Incarceration Nation

(También en Español)

News of Note: Zakaria: Incarceration nation

“Here are the facts. The U.S. has 760 prisoners per 100,000 citizens. That’s not just many more than in most other developed countries but seven to 10 times as many. Japan has 63 per 100,000, Germany has 90, France has 96, South Korea has 97, and ­Britain – with a rate among the ­highest – has 153….

“Drug convictions went from 15 inmates per 100,000 adults in 1980 to 148 in 1996, an almost tenfold increase. More than half of America’s federal inmates today are in prison on drug convictions. In 2009 alone, 1.66 million Americans were arrested on drug charges, more than were arrested on assault or larceny charges. And 4 of 5 of those arrests were simply for possession….

“Partly as a result, the money that states spend on prisons has risen at six times the rate of spending on higher education in the past 20 years. In 2011, California spent $9.6 billion on prisons vs. $5.7 billion on the UC system and state colleges. Since 1980, California has built one college campus and 21 prisons. A college student costs the state $8,667 per year; a prisoner costs it $45,006 a year.

What justifiable reason is there for America to have a higher prison population than any other country on earth? Outrage can be the only response.

How much longer will this for-profit destruction of human lives continue before the whole country realizes what’s going on?

Revealing statistics like these might just wake up the public, as more and more activists are working to give prisoners in this country and these issues a voice that will soon be harder to ignore.

Creative Commons image by: Tim Pearce, Los Gatos

Pot Legalization Foe Getting Rich off the Drug War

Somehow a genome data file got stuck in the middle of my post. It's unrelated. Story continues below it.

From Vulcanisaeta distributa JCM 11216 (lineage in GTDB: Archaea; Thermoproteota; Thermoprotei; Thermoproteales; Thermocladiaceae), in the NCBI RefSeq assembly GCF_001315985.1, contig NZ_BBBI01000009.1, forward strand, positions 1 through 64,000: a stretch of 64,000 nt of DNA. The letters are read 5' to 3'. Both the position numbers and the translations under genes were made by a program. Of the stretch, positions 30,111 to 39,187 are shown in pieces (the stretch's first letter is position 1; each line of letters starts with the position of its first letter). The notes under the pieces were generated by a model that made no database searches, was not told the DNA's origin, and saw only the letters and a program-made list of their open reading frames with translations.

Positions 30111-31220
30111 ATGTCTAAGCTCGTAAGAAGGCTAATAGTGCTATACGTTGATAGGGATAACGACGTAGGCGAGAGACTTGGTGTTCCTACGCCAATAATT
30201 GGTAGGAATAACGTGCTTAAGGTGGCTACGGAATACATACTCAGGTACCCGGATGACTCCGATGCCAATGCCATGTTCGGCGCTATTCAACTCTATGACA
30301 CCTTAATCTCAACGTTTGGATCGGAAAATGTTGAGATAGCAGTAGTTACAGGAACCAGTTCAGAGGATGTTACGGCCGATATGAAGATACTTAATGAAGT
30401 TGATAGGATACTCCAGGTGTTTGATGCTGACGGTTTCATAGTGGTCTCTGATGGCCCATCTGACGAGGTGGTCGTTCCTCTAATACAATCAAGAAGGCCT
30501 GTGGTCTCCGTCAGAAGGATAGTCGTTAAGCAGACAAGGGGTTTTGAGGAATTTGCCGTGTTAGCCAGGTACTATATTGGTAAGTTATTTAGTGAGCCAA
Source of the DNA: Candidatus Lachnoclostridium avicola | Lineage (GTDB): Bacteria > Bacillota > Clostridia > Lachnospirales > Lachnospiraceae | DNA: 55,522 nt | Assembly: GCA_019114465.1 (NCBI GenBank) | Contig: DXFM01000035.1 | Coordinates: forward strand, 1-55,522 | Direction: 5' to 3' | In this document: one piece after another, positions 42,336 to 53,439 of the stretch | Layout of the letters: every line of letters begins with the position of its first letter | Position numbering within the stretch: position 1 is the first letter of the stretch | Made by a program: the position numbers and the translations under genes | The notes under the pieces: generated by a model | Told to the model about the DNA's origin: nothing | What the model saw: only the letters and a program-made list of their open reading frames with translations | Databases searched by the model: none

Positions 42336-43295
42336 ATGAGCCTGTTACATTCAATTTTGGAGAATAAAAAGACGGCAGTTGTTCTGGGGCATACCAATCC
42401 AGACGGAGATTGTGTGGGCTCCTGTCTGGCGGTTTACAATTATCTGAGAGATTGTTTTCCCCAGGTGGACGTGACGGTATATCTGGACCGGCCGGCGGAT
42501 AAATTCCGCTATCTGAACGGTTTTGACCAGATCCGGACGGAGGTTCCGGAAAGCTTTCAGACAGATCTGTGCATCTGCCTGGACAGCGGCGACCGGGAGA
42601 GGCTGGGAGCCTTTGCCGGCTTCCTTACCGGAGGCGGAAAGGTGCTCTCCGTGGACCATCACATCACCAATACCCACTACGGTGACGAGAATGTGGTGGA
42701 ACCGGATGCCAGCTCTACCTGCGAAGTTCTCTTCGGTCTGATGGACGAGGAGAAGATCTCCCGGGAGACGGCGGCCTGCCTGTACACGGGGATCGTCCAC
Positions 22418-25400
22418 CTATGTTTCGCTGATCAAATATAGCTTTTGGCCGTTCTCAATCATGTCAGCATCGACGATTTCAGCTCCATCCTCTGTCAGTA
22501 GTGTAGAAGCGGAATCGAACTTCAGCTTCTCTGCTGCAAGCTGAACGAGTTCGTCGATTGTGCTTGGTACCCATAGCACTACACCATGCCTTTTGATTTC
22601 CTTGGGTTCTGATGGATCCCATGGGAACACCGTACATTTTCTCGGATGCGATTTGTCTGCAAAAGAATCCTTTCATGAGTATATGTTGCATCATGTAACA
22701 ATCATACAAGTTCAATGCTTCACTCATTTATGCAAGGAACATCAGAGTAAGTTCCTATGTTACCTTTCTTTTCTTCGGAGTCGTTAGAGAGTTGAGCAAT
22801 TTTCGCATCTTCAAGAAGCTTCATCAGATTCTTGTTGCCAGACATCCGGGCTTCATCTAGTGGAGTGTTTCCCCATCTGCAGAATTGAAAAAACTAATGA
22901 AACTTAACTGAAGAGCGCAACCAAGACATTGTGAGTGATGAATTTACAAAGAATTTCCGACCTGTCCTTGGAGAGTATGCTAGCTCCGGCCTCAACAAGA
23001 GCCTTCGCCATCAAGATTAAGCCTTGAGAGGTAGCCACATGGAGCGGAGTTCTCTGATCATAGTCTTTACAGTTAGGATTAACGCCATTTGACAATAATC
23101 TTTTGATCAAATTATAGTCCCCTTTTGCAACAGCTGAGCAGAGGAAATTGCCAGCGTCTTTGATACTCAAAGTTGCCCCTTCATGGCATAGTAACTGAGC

(También en Español)

News of Note: Pot Legalization Foe Getting Rich off the Drug War

“The lobbyist who helped kill California’s Proposition 19, the 2010 ballot measure that would have legalized recreational marijuana, has constructed an entire business model around keeping pot illegal. While fighting against the proposed law, lobbyist John Lovell accepted nearly $400,000 from a wide array of police unions, some of which he also represented in attempting to steer millions of federal dollars toward California’s marijuana suppression programs….

“Police unions and their lobbyists weren’t the only economic interests with a stake in Prop. 19. The alcohol industry and prison guards also contributed money to fight the measure. “

Is cannabis illegal because America needs more people in prison? Is cannabis illegal because people shouldn’t have an alternative to alcohol? If not, then how do these lobbyists justify their support of cannabis prohibition? Locking people up in prison not because they are dangerous, but because you profit from it, is a crime against humanity. The primary opponents against cannabis legalization are not concerned with human safety.

When laws are passed under false pretenses, who is our government looking out for? And what is our society turning into?

Creative Commons Image by Petr Brož

Jurors: Researching online? Go to jail!

(También en Español)

News of Note: Jurors: leave the information age—or go to jail

An English court has sentenced a juror to six months in prison for contempt of court after she performed research on the Internet and forced the abandonment of a criminal trial.

Psychology lecturer Theodora Dallas, 34, was a member of the jury in the trial of Barry Medlock, accused of causing grievous bodily harm. She looked up certain information related to the trial on the Internet, came across information concerning Medlock, and told her fellow jurors what she had found. One of them informed the judge, causing the judge to abandon the trial. Medlock was later retried and found guilty.

In order for a jury to be unbiased they must be ignorant? The entire nature of a jury is rooted in subjectivity. But how is a decision less biased when the jurors only have access to information concerning their specific case? I believe access to information is a human right. Because any juror could do outside research without telling anyone, help expand their own perspective, and easily get away with it, how much longer will this rule enforcing ignorance be  justified or realistic? It isn’t a far stretch to say that our legal system has a few holes; this might be a good place to start making some improvements. Let us know what you think, I’m eager to hear other people’s take on this issue.